Indeed, in the midst of last week’s firestorm, I do take responsibility for the Ken Ham AIG post. I forget that this blog has been around for six years, and readers are not going to assume prior context. Basically, I have serious issues with Ken Ham that go back several years concerning a mutual acquaintance, and I am afraid that past bias provoked me to pull the trigger on that post without sufficient forethought.

If I would have to narrow this ministry down to one objective, it is to get people to think which at times results in frustration. I too-often forget what the readers are not seeing when I write a post, and that post lacked context on many levels, so it was pulled down.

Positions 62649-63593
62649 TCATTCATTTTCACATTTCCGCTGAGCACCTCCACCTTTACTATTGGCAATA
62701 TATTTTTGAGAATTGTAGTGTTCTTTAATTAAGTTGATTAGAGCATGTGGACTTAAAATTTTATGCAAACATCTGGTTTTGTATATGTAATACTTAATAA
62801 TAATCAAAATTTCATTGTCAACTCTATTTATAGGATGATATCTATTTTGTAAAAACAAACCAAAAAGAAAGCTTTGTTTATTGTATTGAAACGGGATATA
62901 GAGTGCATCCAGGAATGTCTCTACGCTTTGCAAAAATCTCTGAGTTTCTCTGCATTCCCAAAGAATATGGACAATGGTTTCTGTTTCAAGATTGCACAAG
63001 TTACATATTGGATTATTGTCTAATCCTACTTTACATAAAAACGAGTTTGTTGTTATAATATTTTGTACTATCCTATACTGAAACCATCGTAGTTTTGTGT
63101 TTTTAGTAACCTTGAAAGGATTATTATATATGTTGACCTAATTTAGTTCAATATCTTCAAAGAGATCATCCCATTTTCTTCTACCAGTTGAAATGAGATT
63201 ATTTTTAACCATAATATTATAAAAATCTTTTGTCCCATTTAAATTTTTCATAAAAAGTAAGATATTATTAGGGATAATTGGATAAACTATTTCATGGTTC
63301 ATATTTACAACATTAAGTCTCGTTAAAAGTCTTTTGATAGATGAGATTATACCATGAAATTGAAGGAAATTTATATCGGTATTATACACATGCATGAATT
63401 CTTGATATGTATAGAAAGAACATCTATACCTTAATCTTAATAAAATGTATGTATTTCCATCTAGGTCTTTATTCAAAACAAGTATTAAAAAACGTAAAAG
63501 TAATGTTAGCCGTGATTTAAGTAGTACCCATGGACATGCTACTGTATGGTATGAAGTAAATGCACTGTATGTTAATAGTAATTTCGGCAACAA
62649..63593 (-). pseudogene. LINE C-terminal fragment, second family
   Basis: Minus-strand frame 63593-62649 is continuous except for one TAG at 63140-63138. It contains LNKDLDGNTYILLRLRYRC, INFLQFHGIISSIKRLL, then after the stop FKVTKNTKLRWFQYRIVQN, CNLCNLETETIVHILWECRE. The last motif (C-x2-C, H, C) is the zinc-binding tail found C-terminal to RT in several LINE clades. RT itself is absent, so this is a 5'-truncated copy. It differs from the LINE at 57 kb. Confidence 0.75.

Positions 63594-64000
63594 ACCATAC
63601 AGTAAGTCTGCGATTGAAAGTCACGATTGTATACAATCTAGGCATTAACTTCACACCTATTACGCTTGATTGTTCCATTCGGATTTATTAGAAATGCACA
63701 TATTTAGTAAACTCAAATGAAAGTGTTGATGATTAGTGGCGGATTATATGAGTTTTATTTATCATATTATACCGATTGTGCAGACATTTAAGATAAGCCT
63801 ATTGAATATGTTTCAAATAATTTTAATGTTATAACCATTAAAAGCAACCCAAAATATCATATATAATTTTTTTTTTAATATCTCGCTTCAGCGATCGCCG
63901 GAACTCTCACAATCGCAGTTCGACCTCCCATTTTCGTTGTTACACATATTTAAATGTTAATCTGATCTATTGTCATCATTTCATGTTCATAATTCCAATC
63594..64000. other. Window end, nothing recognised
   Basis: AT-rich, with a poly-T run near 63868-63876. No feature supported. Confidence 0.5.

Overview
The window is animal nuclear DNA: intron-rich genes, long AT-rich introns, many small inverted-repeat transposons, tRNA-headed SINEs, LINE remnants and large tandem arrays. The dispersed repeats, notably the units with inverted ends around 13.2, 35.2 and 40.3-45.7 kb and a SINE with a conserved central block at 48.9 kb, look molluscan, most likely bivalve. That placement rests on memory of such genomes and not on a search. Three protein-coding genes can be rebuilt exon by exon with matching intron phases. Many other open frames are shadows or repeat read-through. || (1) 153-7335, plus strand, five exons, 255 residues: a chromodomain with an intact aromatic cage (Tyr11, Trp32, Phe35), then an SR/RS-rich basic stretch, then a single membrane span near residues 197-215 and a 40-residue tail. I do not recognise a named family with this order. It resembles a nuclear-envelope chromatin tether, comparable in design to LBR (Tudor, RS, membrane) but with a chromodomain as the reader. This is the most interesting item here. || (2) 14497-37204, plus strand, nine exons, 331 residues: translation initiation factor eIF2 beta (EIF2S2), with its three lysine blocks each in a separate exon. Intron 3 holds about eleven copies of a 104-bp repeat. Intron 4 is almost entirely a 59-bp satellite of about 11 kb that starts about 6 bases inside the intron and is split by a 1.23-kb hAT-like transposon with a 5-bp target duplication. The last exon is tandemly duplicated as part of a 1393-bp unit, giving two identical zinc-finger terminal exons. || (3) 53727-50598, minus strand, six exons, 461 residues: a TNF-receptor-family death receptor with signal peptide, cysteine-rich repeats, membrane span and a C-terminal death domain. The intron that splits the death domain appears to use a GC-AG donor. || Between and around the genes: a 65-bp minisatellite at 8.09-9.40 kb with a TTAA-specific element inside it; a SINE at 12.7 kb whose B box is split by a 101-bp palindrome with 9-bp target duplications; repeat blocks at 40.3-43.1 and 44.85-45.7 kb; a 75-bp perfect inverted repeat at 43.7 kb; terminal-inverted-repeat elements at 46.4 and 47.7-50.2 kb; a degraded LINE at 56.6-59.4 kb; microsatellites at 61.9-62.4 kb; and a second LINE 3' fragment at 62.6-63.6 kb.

With that said, I want to revisit the issues raised by the post in the right way. In part one, I concede that the lawsuit by AIG against the state of Kentucky is an issue of incentive and not subsidy (or a grant). In part one which is a pretty good three-way discussion at the Dayton Potter’s House, I explain my revised position on that. But what about the title? Do I really believe that Ken Ham wants a church state? No, but what we also discuss is the huge problem with the vast majority of American evangelicals believing that God’s kingdom is on earth, and how that assumption leads to de facto dominionism. This is why these lawsuits make me nervous.